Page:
Step one: lay out two rows of the moisture barrier. It's adhesive on the back and more than a little awkward to handle on your own. So Troy would roll it out, make it straight and I would hit it with the nailgun. We got lucky when a scrap piece finished off the last 3 feet of the final row so Troy could return two unused packages: woo hoo!
Step two: nail the metal edging along the long low edge of the roof.
Step three: lay out 4 rows of tarpaper. Troy bought two different brands; one is too short and one is too long, but again we were lucky when the part we cut off from the one made up the difference for the short one.
Step four: nail the metal edging along the side sloped edges of the roof.
Step five: nail on the "half shingles" you had cut previously to the bottom edge of the roof.
This is as far as we got on Saturday. With enough layers and my flannel lined rain coat, I stayed mostly dry and pretty warm, excepting my hands which were wet and frozen, but not frost-bitten. I'm glad we have an excess of working gloves because changing them often makes a world of difference.
Troy noted that he reread the instructions on some of the roofing supplies and it said to prevent the bed (right word?) from getting wet at all times. Well, we didn't have a lot of choice so we pressed on anyway. The next day when we went out we discovered one reason why: all the tarpaper had done what paper does when it gets wet: it was wrinkled up and very bumpy and lumpy. So when we were shingling on Sunday we had to use a lot more nails (25-33%) to get the shingles to lie flat and spend a lot more time to make sure they were in the right place. But it fit with the quilting analogy because it was just like when some of your squares don't come out to exactly 6" but you have to sew them to other squares that are 6". Pin down the ends and then work from the middle out to make sure you're working in the excess bulk evenly.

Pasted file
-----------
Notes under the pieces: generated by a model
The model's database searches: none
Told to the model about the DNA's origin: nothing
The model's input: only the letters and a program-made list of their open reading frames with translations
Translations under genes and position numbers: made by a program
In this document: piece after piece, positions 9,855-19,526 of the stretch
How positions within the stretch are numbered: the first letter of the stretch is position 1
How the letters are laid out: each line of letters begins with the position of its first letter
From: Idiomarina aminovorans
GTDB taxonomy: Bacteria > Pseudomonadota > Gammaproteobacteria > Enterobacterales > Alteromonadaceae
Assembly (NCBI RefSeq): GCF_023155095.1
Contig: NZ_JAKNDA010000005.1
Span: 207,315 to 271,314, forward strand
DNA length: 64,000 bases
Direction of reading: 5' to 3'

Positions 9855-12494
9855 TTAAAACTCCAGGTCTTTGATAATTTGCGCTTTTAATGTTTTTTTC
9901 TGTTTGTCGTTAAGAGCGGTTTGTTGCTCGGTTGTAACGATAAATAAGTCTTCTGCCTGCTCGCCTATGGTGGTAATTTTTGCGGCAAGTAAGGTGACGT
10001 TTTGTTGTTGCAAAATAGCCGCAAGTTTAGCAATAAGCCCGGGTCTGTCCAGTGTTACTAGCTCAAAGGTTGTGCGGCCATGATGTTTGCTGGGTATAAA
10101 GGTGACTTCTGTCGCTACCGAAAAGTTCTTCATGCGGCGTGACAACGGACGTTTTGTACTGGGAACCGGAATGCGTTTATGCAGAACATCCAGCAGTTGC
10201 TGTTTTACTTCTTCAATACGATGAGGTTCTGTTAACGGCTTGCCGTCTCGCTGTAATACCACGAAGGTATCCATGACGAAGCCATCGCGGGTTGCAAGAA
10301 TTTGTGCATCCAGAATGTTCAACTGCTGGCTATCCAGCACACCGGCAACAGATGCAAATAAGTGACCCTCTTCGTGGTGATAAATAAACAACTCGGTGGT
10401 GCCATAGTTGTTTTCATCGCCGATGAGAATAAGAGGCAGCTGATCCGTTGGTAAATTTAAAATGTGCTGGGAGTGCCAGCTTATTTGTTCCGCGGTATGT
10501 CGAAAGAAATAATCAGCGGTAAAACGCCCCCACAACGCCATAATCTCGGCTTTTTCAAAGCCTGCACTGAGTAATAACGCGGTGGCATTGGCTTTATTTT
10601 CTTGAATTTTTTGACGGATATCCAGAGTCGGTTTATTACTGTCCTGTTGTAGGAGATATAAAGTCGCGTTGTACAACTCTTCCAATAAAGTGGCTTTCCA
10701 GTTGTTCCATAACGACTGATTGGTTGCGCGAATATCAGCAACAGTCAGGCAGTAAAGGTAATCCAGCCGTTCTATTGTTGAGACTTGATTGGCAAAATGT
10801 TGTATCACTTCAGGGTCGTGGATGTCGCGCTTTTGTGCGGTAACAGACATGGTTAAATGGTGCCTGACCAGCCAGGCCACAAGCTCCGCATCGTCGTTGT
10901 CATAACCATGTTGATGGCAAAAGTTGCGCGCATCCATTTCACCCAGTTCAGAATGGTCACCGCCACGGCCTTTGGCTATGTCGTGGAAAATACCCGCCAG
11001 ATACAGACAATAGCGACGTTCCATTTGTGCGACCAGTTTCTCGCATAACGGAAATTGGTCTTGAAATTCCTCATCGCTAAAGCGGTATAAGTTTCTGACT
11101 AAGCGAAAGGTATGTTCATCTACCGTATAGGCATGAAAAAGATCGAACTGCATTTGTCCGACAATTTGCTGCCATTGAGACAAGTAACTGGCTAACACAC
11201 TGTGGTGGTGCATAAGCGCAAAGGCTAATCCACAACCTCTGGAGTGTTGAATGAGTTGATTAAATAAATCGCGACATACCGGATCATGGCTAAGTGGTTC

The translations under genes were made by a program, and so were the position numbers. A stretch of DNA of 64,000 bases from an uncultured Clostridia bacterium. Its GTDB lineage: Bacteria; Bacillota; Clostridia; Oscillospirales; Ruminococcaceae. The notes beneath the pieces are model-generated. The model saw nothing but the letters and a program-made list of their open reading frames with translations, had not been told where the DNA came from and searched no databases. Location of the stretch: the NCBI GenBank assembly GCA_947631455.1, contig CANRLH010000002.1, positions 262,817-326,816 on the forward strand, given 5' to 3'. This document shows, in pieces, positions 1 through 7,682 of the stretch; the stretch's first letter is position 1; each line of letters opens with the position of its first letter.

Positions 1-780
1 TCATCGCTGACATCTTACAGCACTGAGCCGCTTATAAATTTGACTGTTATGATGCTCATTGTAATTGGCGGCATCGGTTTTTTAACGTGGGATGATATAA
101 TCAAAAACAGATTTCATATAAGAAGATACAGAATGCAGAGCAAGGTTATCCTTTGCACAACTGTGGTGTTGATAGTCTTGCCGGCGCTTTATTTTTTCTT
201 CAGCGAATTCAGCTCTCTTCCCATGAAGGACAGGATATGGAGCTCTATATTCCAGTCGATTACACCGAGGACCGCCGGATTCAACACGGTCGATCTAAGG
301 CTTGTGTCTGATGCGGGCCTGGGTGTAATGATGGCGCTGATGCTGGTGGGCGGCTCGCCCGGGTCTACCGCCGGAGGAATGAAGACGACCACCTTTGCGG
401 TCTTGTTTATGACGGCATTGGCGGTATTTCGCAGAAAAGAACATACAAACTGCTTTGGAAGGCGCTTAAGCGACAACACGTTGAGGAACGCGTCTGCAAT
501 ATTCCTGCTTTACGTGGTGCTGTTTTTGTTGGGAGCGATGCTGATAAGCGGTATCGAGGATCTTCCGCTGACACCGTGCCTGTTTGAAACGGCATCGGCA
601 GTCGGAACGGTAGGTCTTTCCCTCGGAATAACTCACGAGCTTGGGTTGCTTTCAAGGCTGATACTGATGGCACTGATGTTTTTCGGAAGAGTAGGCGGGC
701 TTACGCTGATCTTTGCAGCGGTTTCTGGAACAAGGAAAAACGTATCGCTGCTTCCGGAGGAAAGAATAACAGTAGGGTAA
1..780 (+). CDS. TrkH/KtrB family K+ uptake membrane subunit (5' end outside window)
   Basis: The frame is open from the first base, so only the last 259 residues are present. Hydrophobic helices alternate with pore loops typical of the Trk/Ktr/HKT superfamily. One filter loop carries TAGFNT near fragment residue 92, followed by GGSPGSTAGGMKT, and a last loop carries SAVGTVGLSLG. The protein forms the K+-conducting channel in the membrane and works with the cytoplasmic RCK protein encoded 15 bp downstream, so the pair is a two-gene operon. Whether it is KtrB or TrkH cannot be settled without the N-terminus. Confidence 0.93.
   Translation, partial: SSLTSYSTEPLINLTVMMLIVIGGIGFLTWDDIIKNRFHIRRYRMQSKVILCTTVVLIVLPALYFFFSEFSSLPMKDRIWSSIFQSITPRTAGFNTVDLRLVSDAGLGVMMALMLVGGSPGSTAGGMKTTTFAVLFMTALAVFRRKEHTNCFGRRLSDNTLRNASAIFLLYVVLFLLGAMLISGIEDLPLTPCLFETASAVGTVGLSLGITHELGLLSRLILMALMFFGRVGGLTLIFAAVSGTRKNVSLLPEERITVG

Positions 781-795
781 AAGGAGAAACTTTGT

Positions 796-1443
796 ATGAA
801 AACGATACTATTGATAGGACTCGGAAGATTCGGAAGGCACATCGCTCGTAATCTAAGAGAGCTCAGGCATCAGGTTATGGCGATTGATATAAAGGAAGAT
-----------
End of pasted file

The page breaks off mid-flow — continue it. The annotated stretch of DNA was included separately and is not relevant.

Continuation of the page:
Sunday was a lot drier because the rain turned to snow, but not real snow. The little dry pellet kind of snow that doesn't really ever add up to anything. It was nice to be working in daylight at least, and we kept the fire going so a little break inside cured whatever was ailing you.
With some luck and determination, I will be out there again tonight so I can get the tarpaper that's out there covered and give Troy a head start for his big work day tomorrow. It's wonderful to be inside the shop and see how dry one half of it is!
After our weekend work: the north face with 14 courses applied:
A view Monday morning of the snow that fell overnight: